In 1960, Joe Kennedy received a grant from the African Research Foundation. Off the couple went to Ghana, by way of Europe and North Africa. It was Kennedy’s first trip to England, Spain, Morocco—the places she had read about or seen in movies. The journey made her thoughts more fluid; fragments of her past came back to her, fragments that she wanted not to make whole but to shape. “The imagery in ‘Funnyhouse of a Negro’ was born by seeing those places,” Kennedy noted in an essay about the play. After several months in Accra, her husband travelled on to Nigeria and Kennedy moved to Rome, where she finished writing “Funnyhouse” the week before her second son was born. “I was twenty-nine,” she wrote. “And I believed if I didn’t complete this play before my child’s birth and before my thirtieth birthday I would never finish it.”

In the same essay, Kennedy noted that in Ghana, and for the rest of the trip, she had stopped straightening her hair. (Hair is central in “Funnyhouse.”) By refusing to allow her hair to be “processed,” Kennedy was turning her back on how a colored girl was supposed to look, let alone be, while grappling with the question that all black American intellectuals struggle with eventually, especially when living abroad: How did the African become a Negro? As a Negro, she was many things—black and white, a bastard child of cultures that were not her own, though she was part of them, a product both of Europe’s cultural schisms and of American racism. Dismantling her romanticism, in her plays she could curse England and Europe in their own language, while wondering what her yellow body would look like without them. Who would she have been without her dark-skinned father and the violations associated with his skin color? In an interview included in Paul K. Bryant-Jackson and Lois More Overbeck’s “Intersecting Boundaries: The Theatre of Adrienne Kennedy” (1992), Kennedy’s first director, Michael Kahn, talks about working on “Funnyhouse of a Negro”:

When I first met Adrienne, instead of explaining the play to me, she brought me loads and loads of photographs and reproductions of paintings. From that I really understood what the power of the images were for her. And for some reason, even though I was a white boy from Brooklyn, I shared a lot of those understandings of the same images.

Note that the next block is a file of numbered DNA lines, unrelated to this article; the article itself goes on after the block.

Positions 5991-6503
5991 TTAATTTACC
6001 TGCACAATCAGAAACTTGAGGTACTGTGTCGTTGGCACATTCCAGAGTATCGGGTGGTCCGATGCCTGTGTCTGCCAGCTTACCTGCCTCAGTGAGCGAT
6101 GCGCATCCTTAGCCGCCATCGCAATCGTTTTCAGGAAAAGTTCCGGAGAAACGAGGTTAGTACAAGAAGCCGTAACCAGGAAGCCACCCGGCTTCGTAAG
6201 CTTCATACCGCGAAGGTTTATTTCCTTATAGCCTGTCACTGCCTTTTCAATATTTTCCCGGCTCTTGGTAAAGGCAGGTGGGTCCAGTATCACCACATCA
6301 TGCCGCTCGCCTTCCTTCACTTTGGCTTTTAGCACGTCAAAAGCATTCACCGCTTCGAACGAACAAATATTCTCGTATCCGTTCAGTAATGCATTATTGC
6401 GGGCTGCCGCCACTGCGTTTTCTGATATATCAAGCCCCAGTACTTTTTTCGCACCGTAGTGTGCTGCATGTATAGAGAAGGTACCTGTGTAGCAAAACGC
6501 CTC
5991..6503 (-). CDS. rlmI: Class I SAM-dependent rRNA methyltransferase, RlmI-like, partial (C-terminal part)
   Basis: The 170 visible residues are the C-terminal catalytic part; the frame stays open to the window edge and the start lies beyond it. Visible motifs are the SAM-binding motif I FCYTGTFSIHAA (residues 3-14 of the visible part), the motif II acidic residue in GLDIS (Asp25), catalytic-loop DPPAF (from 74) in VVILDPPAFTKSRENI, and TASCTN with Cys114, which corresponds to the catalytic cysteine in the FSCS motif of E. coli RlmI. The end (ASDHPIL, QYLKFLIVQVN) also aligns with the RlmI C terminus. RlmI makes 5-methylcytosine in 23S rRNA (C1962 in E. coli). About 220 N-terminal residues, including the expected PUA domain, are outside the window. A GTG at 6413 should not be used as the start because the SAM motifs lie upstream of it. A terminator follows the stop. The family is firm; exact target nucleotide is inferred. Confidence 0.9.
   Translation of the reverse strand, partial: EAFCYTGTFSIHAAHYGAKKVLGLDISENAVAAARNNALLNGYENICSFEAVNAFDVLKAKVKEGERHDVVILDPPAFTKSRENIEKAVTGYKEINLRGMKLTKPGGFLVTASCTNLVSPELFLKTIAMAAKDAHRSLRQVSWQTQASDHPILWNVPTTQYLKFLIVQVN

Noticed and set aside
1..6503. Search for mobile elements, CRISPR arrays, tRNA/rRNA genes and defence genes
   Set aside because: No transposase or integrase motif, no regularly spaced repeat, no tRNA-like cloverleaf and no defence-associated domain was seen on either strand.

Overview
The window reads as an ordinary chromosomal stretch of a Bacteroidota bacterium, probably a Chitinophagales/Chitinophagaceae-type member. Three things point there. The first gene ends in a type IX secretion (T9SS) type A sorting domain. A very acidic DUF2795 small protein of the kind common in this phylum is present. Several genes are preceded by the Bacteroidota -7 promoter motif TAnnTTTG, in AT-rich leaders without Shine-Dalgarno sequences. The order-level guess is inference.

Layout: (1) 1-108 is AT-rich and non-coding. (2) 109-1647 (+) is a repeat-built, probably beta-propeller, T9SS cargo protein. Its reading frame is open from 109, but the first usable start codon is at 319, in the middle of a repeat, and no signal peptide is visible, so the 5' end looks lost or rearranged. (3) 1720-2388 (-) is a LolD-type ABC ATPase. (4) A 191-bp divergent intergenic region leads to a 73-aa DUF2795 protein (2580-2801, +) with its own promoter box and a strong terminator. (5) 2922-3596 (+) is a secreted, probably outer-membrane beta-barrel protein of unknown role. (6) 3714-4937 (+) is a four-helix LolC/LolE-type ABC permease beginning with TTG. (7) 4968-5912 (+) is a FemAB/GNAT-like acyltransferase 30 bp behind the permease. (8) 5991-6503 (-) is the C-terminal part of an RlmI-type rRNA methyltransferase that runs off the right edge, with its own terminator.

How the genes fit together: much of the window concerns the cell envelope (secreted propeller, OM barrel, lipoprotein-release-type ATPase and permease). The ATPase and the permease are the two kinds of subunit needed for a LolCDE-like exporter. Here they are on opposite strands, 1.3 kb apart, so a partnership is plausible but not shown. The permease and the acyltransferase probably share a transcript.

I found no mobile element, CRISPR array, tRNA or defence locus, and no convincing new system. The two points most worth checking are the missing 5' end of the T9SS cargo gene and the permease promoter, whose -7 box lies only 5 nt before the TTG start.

Billie Allen, the actress who played Negro-Sarah when “Funnyhouse” premièred, remembered how angry the play made both whites and blacks—particularly blacks, who felt that it denigrated the race. Allen said that the work was clearly about “the depth of the damage of institutionalized racism.” But while that ever-present wound was a pressure point in a number of more traditionally crafted, narrative dramas and comedies by such brilliant black playwrights as Lorraine Hansberry and Alice Childress, Kennedy struck a nerve by failing to offer an explanation for it: the madness of being a Negro in America was . . . mad. Why filter it? In “Funnyhouse of a Negro,” Kennedy’s characters don’t so much talk to one another—there is no real connection through her dialogue—as hold up a mirror to the forces that are pulling their minds and bodies apart, leaving all that unique, pulsating language on the stage floor.

Unlike her black male contemporaries—Douglas Turner Ward, Amiri Baraka, the powerful and underrated Ed Bullins, and others—Kennedy did not make her politics central to the drama of being that her characters wrestle with. Although she may have agreed with the Baraka-founded Black Arts Movement and its credo—black stories for black audiences—race was just one of the front lines in her characters’ battle with the self. (Her beautiful 1969 monologue “Sun: A Poem for Malcolm X Inspired by His Murder” says more about the leader’s psychological resonance than a zillion now forgotten get-whitey plays.) In a 1995 interview, Kennedy spoke about how “Funnyhouse of a Negro,” closed after fewer than fifty performances, in the wake of what she recalled as hostile or uncomprehending reviews. Still, the black and white artists who loved the play—Mike Nichols, James Earl Jones, and Jerome Robbins all went to see it; it was enthusiastically supported by Edward Albee and his Playwrights Unit—recognized something new in Kennedy’s language of heartbreak and revenge.